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Rugby World Cup 2015 – The TMO Scores… September 19, 2015

Posted by Audit Monkey in The State of the British Nation.
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At last, the Rugby World Cup kicked off yesterday (17/09/15) and we can look forward to another six weeks of rugby. After a short opening ceremony at Twickenham, the first game between England and Fuji commenced.

I know the rugby devotees will cry otherwise but the game was a bit of a shocker, despite the England victory. The reason for this was two-fold, the use of the TMO (Television Match Official) and the use of substitutes.

First the use of the TMO. The game was littered by incidents where the referee referred to the TMO to confirm whether a try could be awarded or an infringement had occurred. Ironically, the Fijian try scored by Nikola Matawalu was disallowed as the referee caught sight of the try scoring moment on the big screen in the Stadium only to discover the player had dropped the ball. Of course, the Vision Mixer in the Stadium was not conflicted; I’m sure he wasn’t English….

On the face of it, this has little to auditing but it does have an awful lot to do with risk management and risk appetite. While the use of the TMO is supposed to prevent sporting travesties, the reliance on the TMO is undermining the referees’ own authority and judgement as the referee doesn’t want to be on the hook for an incorrect decision as inevitably there are repercussions. As we saw with the ‘Graham Poll episode’, due to his own failure in not spotting that a player ought to have been sent off, he scuppered his opportunity to adjudicate the World Cup Final in 2006. Alternatively the referee is heavily criticised by an ever vocal press. Hence the referee becomes risk averse when ironically, it is his job to make tough calls. And of course, this behaviour is replicated everyday in business where the need to risk analyse business decisions knows no bounds and the refrain is frequently ‘it should have gone through the risk management process’.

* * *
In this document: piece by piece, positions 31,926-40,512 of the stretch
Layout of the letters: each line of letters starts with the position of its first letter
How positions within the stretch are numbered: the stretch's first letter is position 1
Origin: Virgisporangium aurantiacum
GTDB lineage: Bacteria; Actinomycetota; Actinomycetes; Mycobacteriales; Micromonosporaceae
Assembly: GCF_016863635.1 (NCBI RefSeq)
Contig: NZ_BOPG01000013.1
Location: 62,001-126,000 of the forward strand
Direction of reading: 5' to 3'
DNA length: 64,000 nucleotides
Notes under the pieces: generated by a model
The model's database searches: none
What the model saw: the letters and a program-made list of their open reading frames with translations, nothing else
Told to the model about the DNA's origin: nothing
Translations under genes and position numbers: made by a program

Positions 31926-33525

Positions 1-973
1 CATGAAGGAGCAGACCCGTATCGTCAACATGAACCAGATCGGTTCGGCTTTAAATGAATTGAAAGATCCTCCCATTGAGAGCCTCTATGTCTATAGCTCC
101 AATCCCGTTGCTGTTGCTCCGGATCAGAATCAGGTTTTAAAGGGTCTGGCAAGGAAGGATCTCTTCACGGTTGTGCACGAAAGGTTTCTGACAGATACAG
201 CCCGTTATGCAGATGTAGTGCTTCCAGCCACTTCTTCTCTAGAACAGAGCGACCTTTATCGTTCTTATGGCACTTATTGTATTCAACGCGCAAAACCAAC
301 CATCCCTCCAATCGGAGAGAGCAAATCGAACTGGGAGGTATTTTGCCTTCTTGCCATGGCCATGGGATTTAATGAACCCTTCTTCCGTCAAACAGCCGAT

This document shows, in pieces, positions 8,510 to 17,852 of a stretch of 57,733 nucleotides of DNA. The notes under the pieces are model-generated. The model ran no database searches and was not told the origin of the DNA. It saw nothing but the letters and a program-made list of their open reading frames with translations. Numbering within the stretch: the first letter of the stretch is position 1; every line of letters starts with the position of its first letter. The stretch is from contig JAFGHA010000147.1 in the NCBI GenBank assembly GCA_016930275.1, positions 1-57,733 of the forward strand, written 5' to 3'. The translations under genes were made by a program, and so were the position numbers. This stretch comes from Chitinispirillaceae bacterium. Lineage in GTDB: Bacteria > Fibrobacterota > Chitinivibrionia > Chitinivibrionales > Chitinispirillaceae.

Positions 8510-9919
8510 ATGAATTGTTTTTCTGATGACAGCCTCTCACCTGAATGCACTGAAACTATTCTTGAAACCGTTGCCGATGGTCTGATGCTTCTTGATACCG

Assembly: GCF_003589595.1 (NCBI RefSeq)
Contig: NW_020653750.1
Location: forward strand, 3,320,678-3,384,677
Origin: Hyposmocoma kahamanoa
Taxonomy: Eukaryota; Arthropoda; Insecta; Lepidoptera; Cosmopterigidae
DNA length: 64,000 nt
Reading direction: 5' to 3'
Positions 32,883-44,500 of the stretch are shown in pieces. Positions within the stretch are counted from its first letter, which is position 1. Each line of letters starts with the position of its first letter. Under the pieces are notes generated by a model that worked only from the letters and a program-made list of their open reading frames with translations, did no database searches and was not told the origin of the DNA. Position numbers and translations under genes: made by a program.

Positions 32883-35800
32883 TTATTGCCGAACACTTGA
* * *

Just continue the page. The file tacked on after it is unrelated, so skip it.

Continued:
It didn’t help that the TMO took considerable time to forensically analyse each try. I would have thought the TMO would have been watching each try and would be able to an immediate decision but it would appear that the TMO lacks confidence as well due to lengthy deliberations. Of course, rather than remove the TMO and let the referee get on with it, advocates are now recommending that a framework for TMO decisions is implemented, all of which sounds terribly familiar, i.e. the need for a risk based decision process and lengthy analysis.

The other shocker was the use of substitutes. I actually lost count how many England replacements were made; it was approximately 7 to 8. Back in the day, the same 15 started and finished the game. There was no down time for substitutes and the game flowed. Yesterday’s game stop started due to substitutions and England virtually fielded a new team to win the game. While I appreciate Fuji could have used their substitutes, some would argue that was unfair.

Call me old-fashioned, but the whole appeal of Rugby Union was that it wasn’t football. There was no razzmatazz, there were no substitutions, there were no extended half time intervals and no WAGs! The players played the game and referee er referred. Not a lot to ask.

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